NASA’s Mercury-orbiting MESSENGER spacecraft has captured images of two comets — 2P/Encke and C/2012 S1 (ISON) — setting the stage for observations later this month when both comets will be substantially brighter and much closer to Mercury and the Sun.
ISON was discovered in September 2012 by amateur Russian astronomers, who observed with a 16-inch telescope that is part of the International Scientific Optical Network (ISON), after which the comet was named. On November 28, ISON will fly within 700,000 miles (1.2 million kilometers) of the Sun’s photosphere, at which time it is expected either to flare brilliantly or disintegrate.
As part of an ISON observation campaign involving ground- and space-based NASA observatories, as well as many other observatories around the world, MESSENGER has been poised for several weeks to collect observations of ISON. From November 9 through November 11, the probe’s Mercury Dual Instrument System (MDIS) captured its first images of the comet.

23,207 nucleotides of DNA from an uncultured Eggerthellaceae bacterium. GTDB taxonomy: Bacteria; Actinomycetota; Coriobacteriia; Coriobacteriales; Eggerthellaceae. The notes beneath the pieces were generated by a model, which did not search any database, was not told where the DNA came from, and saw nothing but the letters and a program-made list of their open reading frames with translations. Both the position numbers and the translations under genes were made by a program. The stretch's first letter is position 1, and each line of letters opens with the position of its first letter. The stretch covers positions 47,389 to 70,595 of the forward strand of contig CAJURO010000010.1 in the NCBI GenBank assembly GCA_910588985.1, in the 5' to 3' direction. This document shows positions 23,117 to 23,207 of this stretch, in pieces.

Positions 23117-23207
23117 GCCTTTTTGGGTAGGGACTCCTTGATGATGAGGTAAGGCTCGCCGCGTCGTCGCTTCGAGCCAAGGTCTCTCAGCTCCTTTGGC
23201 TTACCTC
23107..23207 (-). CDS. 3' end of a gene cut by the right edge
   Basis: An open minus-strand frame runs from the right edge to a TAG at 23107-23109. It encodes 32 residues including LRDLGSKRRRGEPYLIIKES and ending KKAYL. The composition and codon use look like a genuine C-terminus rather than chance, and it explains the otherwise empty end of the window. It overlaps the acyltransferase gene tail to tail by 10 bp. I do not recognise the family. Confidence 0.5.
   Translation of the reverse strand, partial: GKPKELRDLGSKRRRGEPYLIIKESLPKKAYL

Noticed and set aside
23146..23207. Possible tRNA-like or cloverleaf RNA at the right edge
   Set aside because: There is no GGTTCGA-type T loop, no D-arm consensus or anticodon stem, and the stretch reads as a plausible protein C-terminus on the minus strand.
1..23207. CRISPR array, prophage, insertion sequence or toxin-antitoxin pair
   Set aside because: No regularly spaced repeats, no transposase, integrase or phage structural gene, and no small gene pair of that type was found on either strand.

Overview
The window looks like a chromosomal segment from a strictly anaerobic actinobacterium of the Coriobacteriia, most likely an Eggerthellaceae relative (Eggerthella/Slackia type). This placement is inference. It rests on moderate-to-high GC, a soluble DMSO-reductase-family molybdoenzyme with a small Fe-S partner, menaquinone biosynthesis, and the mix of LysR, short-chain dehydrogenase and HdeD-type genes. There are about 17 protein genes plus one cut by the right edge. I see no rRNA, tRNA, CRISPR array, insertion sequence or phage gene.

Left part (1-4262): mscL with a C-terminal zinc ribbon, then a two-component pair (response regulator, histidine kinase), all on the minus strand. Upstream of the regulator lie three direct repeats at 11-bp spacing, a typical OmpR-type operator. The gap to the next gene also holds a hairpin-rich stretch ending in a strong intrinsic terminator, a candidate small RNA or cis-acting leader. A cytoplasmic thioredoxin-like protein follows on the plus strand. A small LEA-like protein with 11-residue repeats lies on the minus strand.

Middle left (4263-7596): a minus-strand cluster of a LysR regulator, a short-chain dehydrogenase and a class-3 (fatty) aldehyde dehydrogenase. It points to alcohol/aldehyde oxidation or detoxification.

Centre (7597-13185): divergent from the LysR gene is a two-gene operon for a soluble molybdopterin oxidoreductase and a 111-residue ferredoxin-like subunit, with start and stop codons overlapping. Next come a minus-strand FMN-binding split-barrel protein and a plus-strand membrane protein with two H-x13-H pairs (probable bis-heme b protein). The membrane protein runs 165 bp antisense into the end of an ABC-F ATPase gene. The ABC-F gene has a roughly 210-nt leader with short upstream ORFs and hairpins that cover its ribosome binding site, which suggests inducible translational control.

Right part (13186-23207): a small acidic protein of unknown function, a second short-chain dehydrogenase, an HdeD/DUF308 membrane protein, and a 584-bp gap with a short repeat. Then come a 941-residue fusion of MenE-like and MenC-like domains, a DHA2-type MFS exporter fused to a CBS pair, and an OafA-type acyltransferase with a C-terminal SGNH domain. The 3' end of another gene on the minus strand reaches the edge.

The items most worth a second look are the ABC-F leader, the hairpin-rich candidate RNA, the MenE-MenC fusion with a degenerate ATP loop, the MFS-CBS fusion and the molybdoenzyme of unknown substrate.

“We are thrilled to see that we’ve detected ISON,” said Ron Vervack, of the Johns Hopkins University Applied Physics Laboratory, who is leading MESSENGER’s role in the ISON observation campaign. “The comet hasn’t brightened as quickly as originally predicted, so we wondered how well we would do. Seeing it this early bodes well for our later observations.”
A few days earlier, from November 6 through November 8, MESSENGER’s imagers picked up its first snapshots of Encke. Unlike ISON, Encke has been known for quite a while. It was discovered in 1786 and recognized as a periodic comet in 1819. Its orbital period is 3.3 years — the shortest period of any known comet — and November 21 will mark its 62nd recorded perihelion.